Characters: Harry - the dog, the family that owns Harry
Setting: Harry's family's home
Theme: thankfulness

Possible post-reading discussions may include:
taking baths; grooming/doing things we don't want to because they are good for us; thankfulness; and family.
  kimberlyfox | Oct 1, 2015 |
I thought that this was a good book. I think it is a book that young children will enjoy. I liked this book because I thought the main character, Harry, was a funny, believable character that readers find amusing. I think Harry is a character that readers grow attached to and can relate to by the end of the book. For instance, readers feel quite sad for Harry once he discovers that his family does not recognize him. I also liked this book because it had a good big idea that I think readers can learn from. The big idea was be careful what you wish for, and a more simple idea about good personal hygiene. Harry doesn't want to take a bath and runs away, but once he realizes that his family doesn't recognize him and that he may loose his family forever, he realizes that it is important to take a bath so that he can get his family back. ( )
  lmorte1 | Sep 23, 2015 |
Showing 1-5 of 87 (next | show all)
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Author nameRoleType of authorWork?Status
Zion, GeneAuthorprimary authorall editionsconfirmed
Graham, Margaret BloyIllustratorsecondary authorall editionsconfirmed
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Harry was a white dog with black spots who liked everything, except ... having a bath.
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Amazon.com Amazon.com Review (ISBN 006443009X, Paperback)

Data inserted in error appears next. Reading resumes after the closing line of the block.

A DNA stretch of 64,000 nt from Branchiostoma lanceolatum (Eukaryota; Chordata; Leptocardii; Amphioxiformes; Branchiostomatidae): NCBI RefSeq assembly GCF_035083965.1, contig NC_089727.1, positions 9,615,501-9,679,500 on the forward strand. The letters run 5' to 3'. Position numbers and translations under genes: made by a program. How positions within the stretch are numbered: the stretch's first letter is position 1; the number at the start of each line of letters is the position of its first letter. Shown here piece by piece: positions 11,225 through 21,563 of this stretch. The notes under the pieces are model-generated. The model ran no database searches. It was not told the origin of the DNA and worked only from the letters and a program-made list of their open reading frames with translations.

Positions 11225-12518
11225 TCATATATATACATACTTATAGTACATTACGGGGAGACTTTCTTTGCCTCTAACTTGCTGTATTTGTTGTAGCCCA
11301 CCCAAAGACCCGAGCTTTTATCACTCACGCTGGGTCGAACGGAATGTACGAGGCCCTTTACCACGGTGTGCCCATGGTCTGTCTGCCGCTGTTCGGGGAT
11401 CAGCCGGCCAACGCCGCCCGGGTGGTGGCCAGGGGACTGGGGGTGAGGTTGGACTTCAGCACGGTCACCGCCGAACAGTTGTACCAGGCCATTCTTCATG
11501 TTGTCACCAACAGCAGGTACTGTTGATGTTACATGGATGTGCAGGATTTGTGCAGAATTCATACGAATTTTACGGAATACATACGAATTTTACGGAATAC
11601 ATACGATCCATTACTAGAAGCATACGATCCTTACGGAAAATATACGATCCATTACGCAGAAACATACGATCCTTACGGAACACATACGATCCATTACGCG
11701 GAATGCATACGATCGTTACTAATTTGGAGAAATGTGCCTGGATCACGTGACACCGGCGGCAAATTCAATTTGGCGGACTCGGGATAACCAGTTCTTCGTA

"Harry was a white dog with black spots who liked everything, except getting a bath." Taking matters into his own paws, he buries his family's scrubbing brush in the backyard and runs away from home before they can wrangle him into the tub. Harry gets dirty playing in the street, dirtier at the railroad, and dirtier still playing tag with the other dogs. When sliding down the coal chute, he actually changes from a white dog with black spots to a black dog with white spots! Of course, by the time he gets home he is completely unrecognizable to his family--even when he does all his clever flip-flopping tricks. In a stroke of doggy genius, he unearths the bath brush, begs for a bath, and the rest is history. Youngsters will completely relate to the urge to rebel, the thrill of getting dirty, and, finally, the reassurance of family. Gene Zion and Margaret Bloy Graham's Harry the Dirty Dog, first published in 1956 and now rereleased with splashes of color added by the artist herself, is one of those picture books that children never forget. (Ages 3 to 8) --Karin Snelson

(retrieved from Amazon Thu, 12 Mar 2015 18:14:41 -0400)

(see all 6 descriptions)

When a white dog with black spots runs away from home, he gets so dirty his family doesn't recognize him as a black dog with white spots.

(summary from another edition)